Carry-out customers continue tent dining after health officials reinstate restaurant’s permit

On Saturday, carry-out customers dined on boxed meals inside The Village Restaurant's parking lot tent at Canton Street and Navajo Trail. Two sides of the tent were still open only partially — the main point of dispute between the owners and health officials.

A county health official and a Hopkinsville restaurant described somewhat different outcomes in a dispute over the use of a parking lot tent to serve diners, although they agreed about one point — on Thursday, the health department reinstated The Village Restaurant’s food service permit.

village restaurant
Diners eat inside a tent erected outside of The Village Restaurant on Sunday, Dec. 6, at Canton Street and Navajo Trail. On Saturday, Dec. 12, the tent remained in place and was being used by customers who ordered carry-out service and took their boxed meals to the tent. (Photo by Jennifer P. Brown)

In a Facebook post Saturday morning, the restaurant owners called it “a small victory in a massive battle that we are in as American citizens.” 

County Health Director Kayla Bebout said in an email that the restaurant agreed “to cease and desist indoor dining in the tent.” She added, “They were not to serve food to diners in the tent.”

However, customers were continuing to eat in the tent Saturday, with two partially open sides, by ordering carry-out meals and taking their food boxes to the tent, co-owner Krystl Martinez told Hoptown Chronicle. She said the health department understood they intended to keep the tent up and let customers eat in it, although restaurant workers wouldn’t be actively serving in the temporary structure. Customers were using tables and chairs placed in the tent from the restaurant at Canton Street and Navajo Trail.

Under an executive order signed by Gov. Andy Beshear, Kentucky restaurants and bars were supposed to discontinue indoor service on Nov. 20. The purpose of the order was to slow the spread of COVID-19. The order expires Monday, when restaurant will be allowed to operate at 50% capacity indoors.

The health department suspended The Village Restaurant’s permit on Friday, Dec. 4, because local officials said the eatery’s tent did not meet coronavirus regulations for outdoor dining. Tents needed to be fully open on two sides, according to the health department. Despite the restaurant’s suspended permit, owners continued to serve diners in the tent with partially open sides.

The restaurant’s Saturday Facebook post stated, “We are proud to announce that this past Thursday our permit was reinstated by our health department and without having to make any alterations to the tent. … We will  be opening back up for indoor dining as of Monday morning, but for now, the tent still STANDS!!!”

The restaurant had an outpouring of support through social media, and a number of patrons said they were making a point to eat in the tent — both to help the owners and to make a statement about their disapproval of Beshear’s order and coronavirus restrictions in general that affect small business owners. Some people said they planned to drive in from out of town to eat in The Village’s tent.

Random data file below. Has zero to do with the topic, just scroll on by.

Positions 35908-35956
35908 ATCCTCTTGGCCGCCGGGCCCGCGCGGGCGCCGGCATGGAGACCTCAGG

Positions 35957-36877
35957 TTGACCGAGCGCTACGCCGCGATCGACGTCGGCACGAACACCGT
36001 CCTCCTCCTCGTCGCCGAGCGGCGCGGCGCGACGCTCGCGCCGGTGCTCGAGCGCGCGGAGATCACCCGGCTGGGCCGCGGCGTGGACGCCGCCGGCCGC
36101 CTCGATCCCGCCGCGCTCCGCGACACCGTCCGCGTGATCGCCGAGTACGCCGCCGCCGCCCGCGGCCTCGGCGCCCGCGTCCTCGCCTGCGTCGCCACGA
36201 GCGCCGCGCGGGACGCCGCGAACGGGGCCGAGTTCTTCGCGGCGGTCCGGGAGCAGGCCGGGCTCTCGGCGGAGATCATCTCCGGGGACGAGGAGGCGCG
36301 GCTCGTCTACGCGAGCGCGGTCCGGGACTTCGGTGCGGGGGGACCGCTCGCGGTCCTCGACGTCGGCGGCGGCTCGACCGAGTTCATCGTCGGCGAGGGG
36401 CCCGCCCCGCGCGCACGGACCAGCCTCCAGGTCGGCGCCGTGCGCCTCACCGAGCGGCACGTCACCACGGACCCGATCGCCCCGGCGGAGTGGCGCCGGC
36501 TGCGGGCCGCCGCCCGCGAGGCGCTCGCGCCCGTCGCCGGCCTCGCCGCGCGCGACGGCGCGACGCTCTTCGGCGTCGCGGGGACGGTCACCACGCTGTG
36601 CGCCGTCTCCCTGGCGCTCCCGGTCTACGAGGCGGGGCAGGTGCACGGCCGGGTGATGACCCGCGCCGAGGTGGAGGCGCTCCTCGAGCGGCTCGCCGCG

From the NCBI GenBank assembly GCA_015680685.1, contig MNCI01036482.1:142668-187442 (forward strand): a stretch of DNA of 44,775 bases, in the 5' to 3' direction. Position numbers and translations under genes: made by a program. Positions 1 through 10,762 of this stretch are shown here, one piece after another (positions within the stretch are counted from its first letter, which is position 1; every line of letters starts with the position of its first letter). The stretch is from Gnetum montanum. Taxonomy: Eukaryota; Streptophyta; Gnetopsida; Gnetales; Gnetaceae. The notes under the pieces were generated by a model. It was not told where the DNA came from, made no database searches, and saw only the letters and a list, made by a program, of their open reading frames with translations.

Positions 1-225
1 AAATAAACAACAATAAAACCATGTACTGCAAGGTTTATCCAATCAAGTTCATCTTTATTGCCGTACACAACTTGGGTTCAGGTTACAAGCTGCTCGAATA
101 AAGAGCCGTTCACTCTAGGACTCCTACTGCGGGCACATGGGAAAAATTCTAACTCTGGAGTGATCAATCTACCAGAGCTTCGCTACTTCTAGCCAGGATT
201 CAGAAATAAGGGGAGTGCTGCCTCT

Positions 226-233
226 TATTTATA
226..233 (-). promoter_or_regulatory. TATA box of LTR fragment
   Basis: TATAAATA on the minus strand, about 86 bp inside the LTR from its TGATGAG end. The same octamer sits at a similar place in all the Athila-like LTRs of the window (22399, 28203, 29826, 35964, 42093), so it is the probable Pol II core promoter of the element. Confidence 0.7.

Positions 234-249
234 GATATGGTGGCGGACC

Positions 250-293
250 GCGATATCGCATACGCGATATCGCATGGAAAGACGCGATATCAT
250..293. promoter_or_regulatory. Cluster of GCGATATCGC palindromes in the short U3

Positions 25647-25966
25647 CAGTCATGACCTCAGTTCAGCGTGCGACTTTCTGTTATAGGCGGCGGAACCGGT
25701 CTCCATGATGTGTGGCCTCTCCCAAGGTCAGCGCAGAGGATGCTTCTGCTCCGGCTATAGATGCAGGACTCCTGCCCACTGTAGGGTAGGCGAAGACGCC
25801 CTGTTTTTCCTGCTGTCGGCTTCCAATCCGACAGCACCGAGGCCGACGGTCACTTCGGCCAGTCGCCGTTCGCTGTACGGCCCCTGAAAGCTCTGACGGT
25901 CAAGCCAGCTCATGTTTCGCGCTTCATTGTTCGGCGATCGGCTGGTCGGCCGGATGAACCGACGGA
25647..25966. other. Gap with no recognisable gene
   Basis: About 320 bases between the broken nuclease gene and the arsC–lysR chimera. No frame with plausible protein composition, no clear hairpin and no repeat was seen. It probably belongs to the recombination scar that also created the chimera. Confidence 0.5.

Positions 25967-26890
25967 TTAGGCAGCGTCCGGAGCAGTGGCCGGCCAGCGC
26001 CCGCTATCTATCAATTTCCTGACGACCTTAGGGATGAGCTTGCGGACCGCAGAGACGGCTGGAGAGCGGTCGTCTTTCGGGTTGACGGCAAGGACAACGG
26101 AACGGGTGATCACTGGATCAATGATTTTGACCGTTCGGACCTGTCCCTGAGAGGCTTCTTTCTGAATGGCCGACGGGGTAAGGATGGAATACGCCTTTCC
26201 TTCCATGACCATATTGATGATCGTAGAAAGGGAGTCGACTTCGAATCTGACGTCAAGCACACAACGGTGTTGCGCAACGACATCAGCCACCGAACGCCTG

A handful of people posted comments disagreeing with the restaurant’s actions. 

“It’s shortsightedness like this and people not wearing masks is the reason we’re still having to close activities and 3,000+ people are dying every day,” one commenter wrote. 

Health experts warn there are risks of spreading the virus even with outdoor dining. 

“If you choose patio dining, make sure the restaurant has strict policies on mask-wearing and social distancing,” the Cleveland Clinic reported in October. “Even outdoors, tables should be at least six feet apart. Customers should wear masks when they’re not seated, and employees should wear them all the time.”

On Friday, the number of known, active cases of COVID-19 in Christian County was 637, according to the health department. The number has nearly doubled in the past month.

The rate of transmission is a major concern, officials at Jennie Stuart Health warned Friday in an open letter to the community

“We are concerned about the COVID-19 trend, and about the health and safety of the community, and our dedicated, hard-working staff,” they wrote. “We want to avoid a scenario where hospitals are full. This is the time to take precautionary measures against an even greater spread of the virus, and to help save lives.

In a response last week to the restaurant’s actions, Gov. Andy Beshear said businesses that ignore the state’s coronavirus regulations are threatening the rule of law.

“You are diminishing the rule of law that is one of the bedrocks of this country. If you say you love America, part of America is the rule of law. It is what allows us to be a peaceful society,” he said. 


Carry-out customers continue tent dining after health officials reinstate restaurant’s permit

Jennifer P. Brown | Hoptown Chronicle

Jennifer P. Brown is co-founder, publisher and editor of Hoptown Chronicle. You can reach her at She spent 30 years as a reporter and editor at the Kentucky New Era. She is a co-chair of the national advisory board to the Institute for Rural Journalism and Community Issues, governing board president for the Kentucky Historical Society, and co-founder of the Kentucky Open Government Coalition.


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